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Elliot Lake report proposes changes for engineering

October 21, 2014  By Consulting Engineers of Ontario

Oct. 21, 2014 -Paul Bélanger, Commissioner of the Elliot Lake Inquiry, recently released his final report in to the Algo Centre Mall parking deck roof collapse of June, 2012. The Inquiry Report makes 71 recommendations; many that would significantly strengthen the regulation of Ontario’s engineering profession.

Significant new responsibilities for Ontario’s municipalities and Chief Building Officials are also proposed.

“We are anticipating that Commissioner Bélanger’s report will have considerable impact on Ontario’s engineering profession”, said Barry Steinberg, Chief Executive Officer of Consulting Engineers of Ontario (CEO). “Ultimately, the significance of these recommendations hinge on what the Government of Ontario chooses to adopt. Attorney General Meilleur has immediately committed to an advisory panel to consult with stakeholders on how to move forward on these proposals. CEO is looking forward to being intimately engaged in this process”, Steinberg said.
Of particular importance for engineers are the commission’s recommendations calling for: establishing a system of continuing professional education for professional engineering license holders; developing a new performance standard for structural inspections of existing buildings; a requirement for a Structural Adequacy Report of existing buildings, prepared and sealed by a professional engineer certified as a structural engineering specialist, and; providing additional information about professional engineering license holders that have been disciplined for professional misconduct.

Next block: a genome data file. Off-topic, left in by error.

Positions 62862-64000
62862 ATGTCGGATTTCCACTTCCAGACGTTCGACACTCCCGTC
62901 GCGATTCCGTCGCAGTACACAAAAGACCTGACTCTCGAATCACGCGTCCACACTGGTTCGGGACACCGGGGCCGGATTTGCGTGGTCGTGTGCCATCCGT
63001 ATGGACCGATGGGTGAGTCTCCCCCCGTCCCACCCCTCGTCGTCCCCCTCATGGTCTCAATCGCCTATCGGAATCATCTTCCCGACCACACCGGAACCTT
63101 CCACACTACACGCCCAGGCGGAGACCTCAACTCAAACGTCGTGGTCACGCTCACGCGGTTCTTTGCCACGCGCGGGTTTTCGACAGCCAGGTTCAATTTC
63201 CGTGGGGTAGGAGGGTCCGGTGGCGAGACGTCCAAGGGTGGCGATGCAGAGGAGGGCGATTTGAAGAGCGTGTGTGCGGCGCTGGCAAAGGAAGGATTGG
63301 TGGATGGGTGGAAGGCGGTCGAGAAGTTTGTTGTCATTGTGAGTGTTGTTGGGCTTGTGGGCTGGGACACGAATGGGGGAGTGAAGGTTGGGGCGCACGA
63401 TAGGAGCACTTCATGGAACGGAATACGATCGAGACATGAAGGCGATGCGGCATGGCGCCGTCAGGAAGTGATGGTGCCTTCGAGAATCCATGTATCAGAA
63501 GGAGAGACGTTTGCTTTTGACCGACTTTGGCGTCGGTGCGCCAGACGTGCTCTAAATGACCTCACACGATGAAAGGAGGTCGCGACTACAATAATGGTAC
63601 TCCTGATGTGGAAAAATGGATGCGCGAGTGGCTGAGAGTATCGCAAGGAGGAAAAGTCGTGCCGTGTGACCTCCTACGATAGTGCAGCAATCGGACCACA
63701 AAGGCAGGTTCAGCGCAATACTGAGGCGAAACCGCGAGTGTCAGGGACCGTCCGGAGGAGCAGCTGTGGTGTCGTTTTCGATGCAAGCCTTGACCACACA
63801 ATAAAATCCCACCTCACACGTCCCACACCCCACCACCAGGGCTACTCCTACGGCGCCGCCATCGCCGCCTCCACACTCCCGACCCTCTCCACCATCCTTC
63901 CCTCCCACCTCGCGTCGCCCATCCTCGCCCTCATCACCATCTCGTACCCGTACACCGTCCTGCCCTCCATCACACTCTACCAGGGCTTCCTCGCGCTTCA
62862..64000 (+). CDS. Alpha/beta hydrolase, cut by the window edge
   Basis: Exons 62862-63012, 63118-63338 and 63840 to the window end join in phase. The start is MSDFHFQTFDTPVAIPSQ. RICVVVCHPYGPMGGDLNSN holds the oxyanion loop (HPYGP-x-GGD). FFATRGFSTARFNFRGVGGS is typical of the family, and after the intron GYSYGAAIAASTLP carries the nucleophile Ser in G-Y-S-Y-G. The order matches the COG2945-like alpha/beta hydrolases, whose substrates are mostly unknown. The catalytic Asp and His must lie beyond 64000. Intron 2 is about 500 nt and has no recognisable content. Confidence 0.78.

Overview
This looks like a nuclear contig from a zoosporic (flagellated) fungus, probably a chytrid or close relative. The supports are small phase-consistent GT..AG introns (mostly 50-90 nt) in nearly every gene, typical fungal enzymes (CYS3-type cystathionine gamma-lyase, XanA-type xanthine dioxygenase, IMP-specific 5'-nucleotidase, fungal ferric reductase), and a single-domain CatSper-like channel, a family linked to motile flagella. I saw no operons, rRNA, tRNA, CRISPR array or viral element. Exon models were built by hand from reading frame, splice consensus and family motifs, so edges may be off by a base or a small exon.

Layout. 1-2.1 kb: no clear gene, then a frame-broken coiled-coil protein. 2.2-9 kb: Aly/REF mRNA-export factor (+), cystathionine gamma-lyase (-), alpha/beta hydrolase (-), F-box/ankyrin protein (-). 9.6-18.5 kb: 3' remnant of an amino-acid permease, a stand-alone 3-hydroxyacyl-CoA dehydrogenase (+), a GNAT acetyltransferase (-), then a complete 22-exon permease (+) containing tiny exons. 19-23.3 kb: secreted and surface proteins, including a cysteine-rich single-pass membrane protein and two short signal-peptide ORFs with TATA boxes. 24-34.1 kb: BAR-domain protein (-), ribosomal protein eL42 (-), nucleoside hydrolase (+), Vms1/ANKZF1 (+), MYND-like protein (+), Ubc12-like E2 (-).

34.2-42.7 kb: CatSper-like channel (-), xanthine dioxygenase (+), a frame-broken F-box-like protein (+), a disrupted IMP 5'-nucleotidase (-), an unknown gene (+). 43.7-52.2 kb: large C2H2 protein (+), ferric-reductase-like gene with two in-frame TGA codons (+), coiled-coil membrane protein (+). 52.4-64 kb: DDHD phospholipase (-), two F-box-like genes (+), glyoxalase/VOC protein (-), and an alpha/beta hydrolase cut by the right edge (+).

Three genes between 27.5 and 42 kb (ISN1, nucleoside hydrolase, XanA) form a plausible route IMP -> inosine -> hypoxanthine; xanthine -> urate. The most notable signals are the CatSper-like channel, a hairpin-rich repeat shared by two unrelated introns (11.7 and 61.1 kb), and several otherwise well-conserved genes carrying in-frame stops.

“If enacted, these recommendations represent a net benefit for all concerned”, remarked Steinberg. “They will strengthen our profession’s fiduciary responsibility to serve and protect the public interest, as stipulated in the Professional Engineers Act. Going forward the real burden will be on the province and municipalities. There are new responsibilities for Chief Building Officials, and new requirements requiring changes to the Ontario Building Code impacting record keeping and reporting for the province and municipalities. Success will be defined by what effective enforcement looks like. It will be interesting to see to what recommendations are adopted.”

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